No buildup of oligomeric intermediates was observed during the GNNQQNY fibrillation process. Instead, the minor third component detected in this study is likely to be a result of changes in the maturation phase. This is in contrast to previous studies (Vestergaard et al., 2007[Vestergaard, B., Groenning, M., Roessle, M., Kastrup, J. S., van de Weert, M., Flink, J. M., Frokjaer, S., Gajhede, M. & Svergun, D. I. (2007). PLoS Biol. 5, e134.]; Giehm et al., 2011[Giehm, L., Svergun, D. I., Otzen, D. E. & Vestergaard, B. (2011). Proc. Natl Acad. Sci. USA, 108, 3246-3251.]; Oliveira et al., 2009[Oliveira, C. L. P., Behrens, M. A., Pedersen, J. S., Erlacher, K., Otzen, D. & Pedersen, J. S. (2009). J. Mol. Biol. 387, 147-161.]) on other fibrillating systems, where volume fractions of up to 60% of transiently formed oligomers were observed. A possible explanation is that a given full-length protein requires a larger degree of refolding before assuming a fibrillation-prone conformation, and such a conformation may be stabilized in intermediate oligomers. The surface of such oligomers (or structural nuclei) may associate, potentially complemented by direct monomer addition (Vestergaard et al., 2007[Vestergaard, B., Groenning, M., Roessle, M., Kastrup, J. S., van de Weert, M., Flink, J. M., Frokjaer, S., Gajhede, M. & Svergun, D. I. (2007). PLoS Biol. 5, e134.]; Oliveira et al., 2009[Oliveira, C. L. P., Behrens, M. A., Pedersen, J. S., Erlacher, K., Otzen, D. & Pedersen, J. S. (2009). J. Mol. Biol. 387, 147-161.]; Giehm et al., 2011[Giehm, L., Svergun, D. I., Otzen, D. E. & Vestergaard, B. (2011). Proc. Natl Acad. Sci. USA, 108, 3246-3251.]). The heptapeptide is in a monomeric native starting conformation that is expected to be rapidly fluctuating between different conformations, including an extended β-like conformation (Strodel et al., 2007[Strodel, B., Whittleston, C. S. & Wales, D. J. (2007). J. Am. Chem. Soc. 129, 16005-16014.]), some of which may be prone to fibrillation. Hence, the assembly of an intermediate oligomer may no longer be a prerequisite for fibril formation, even though one (or a few) of the conformations included in the ensemble of structures can still be considered to be the (thermodynamic and/or structural) nucleus. The structural equilibrium of the monomeric ensemble of structures is evidently dependent on experimental conditions, for example temperature and peptide concentration; hence, the rate of fibrillation is influenced by several factors. As an example, we keep the dissolved peptide at low temperatures to avoid the immediate onset of fibrillation. Under the conditions investigated, we detected only a brief lag phase followed by an exponential growth phase, which is typically assigned to the dependence on secondary nucleation. This could be assigned to fibril surface effects, where the fibril surface auto-catalyzes fibril elongation. In our framework, this would correspond to a shift in the structural equilibrium of the monomeric species, promoting a higher proportion of the fibrillation-prone conformation among the ensemble of multiple possible monomeric peptide conformations. We conclude that the lack of evidence for oligomeric forms of the heptapeptide does not exclude the possibility of a nucleation-dependent process or elongation by oligomer addition, but the nuclei and oligomers would then be formed in low numbers and exist within short time frames. Here, our observations do suggest that the elongation of GNNQQNY fibrils is dominated by monomer addition. Studies focused on a much larger so-called NM fragment (Sup35p1–254; Collins et al., 2004[Collins, S. R., Douglass, A., Vale, R. D. & Weissman, J. S. (2004). PLoS Biol. 2, e321.]) showed through fibrillation kinetics, analytical ultracentrifugation and single-molecule fluorescence that fibrillation proceeds via monomer addition. On the other hand, a study using a shorter N-terminal fragment (Sup35p5–26; Narayanan et al., 2006[Narayanan, S., Walter, S. & Reif, B. (2006). Chembiochem, 7, 757-765.]) shows that small oligomers are critical for the fibrillation process. However, this latter study was performed in a dialysis setup following the diffusion of differently sized species, i.e. a significantly different setup. In addition, it is observed that a structural reorganization from an α-helical to a β-sheet structure only occurs upon incorporation into, or formation of, the fibrillar form. Thus, we speculate that this N-terminal oligomer, although potentially critical for fibrillation, is perhaps not on the pathway to the fibrils.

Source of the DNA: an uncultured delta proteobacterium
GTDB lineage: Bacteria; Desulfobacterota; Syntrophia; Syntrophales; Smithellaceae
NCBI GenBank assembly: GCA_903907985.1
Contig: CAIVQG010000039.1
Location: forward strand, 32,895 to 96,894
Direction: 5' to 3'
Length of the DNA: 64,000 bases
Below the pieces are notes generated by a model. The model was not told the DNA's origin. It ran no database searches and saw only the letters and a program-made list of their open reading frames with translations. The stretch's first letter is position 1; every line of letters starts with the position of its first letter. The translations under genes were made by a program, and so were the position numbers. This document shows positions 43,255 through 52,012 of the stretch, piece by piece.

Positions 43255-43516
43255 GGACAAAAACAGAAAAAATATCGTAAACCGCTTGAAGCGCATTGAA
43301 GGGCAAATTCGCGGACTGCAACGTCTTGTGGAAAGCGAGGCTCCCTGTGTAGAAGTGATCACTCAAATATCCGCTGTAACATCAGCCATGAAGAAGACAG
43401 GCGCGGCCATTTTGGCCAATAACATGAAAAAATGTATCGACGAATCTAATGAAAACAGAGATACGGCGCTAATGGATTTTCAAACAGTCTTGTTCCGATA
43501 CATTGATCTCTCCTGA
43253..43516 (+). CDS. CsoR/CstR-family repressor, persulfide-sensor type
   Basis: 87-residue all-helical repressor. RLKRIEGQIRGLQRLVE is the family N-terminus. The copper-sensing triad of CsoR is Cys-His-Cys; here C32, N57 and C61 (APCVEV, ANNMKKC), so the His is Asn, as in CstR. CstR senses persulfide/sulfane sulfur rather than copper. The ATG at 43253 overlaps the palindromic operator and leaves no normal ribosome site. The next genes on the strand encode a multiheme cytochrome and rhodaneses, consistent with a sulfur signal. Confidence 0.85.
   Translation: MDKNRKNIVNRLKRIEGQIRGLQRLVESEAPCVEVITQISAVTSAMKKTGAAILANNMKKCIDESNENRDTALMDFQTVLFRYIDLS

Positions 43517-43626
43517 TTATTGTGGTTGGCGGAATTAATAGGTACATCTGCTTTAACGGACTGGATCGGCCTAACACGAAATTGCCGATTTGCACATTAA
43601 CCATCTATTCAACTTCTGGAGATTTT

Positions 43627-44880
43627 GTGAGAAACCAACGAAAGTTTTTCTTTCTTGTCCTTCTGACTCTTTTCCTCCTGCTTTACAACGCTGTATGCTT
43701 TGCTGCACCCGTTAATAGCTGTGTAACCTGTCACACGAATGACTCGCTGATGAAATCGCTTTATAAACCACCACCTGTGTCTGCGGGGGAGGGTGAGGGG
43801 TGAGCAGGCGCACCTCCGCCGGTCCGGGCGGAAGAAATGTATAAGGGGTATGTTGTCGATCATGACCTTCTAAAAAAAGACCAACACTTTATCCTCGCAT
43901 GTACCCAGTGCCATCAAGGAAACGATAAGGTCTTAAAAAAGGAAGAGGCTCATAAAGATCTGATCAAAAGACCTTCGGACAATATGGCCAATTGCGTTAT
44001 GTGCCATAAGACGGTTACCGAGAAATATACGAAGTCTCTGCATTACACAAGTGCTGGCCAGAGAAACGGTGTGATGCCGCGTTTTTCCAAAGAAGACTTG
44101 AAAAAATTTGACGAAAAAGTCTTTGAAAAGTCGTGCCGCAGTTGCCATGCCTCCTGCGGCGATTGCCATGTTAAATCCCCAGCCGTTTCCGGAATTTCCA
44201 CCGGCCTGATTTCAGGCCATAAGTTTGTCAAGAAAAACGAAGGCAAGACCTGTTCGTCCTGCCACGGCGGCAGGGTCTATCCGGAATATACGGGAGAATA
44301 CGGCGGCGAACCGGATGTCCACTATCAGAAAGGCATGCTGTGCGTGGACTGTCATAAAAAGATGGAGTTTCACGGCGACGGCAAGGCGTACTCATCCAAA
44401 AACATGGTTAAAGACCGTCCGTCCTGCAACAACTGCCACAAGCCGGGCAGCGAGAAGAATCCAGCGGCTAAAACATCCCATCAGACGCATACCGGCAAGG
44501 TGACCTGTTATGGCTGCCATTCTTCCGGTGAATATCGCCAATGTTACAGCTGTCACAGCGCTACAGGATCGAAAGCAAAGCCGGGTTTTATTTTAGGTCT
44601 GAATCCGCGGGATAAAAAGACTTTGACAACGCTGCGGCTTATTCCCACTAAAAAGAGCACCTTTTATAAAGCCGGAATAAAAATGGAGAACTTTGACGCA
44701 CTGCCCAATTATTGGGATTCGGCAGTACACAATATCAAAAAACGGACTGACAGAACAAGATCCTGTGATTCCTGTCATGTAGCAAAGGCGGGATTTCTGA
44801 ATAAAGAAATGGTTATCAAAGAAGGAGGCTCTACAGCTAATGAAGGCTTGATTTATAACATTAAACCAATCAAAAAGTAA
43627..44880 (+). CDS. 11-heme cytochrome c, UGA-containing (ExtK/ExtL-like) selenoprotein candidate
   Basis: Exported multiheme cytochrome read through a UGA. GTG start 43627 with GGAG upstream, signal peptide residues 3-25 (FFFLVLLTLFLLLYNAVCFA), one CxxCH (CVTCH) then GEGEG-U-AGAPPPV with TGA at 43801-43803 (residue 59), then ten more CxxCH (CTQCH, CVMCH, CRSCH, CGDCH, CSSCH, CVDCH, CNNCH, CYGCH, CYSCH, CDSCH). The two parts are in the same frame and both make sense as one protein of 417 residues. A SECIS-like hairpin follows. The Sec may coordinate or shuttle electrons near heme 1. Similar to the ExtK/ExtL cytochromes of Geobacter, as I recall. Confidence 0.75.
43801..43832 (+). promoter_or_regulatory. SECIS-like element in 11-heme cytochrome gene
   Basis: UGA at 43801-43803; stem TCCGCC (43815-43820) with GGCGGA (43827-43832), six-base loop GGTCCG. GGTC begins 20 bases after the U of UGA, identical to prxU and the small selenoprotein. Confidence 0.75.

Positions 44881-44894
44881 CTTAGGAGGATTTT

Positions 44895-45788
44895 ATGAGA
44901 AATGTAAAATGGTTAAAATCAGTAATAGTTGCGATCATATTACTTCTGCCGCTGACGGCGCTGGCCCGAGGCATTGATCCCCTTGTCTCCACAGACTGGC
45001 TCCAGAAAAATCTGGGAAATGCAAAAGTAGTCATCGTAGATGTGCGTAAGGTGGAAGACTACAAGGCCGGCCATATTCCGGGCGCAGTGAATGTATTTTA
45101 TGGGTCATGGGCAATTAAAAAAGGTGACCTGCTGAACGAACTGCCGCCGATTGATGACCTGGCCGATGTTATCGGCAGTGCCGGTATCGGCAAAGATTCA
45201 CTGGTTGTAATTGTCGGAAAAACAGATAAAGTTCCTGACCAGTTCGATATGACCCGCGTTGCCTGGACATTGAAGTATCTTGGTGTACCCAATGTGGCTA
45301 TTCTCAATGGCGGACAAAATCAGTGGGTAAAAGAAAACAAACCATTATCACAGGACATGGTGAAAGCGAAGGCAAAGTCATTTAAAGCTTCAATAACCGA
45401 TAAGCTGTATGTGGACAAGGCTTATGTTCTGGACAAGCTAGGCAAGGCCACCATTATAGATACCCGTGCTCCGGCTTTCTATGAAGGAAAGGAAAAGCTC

4.2. Protofilaments and ribbons are mostly straight rather than twisted and intertwined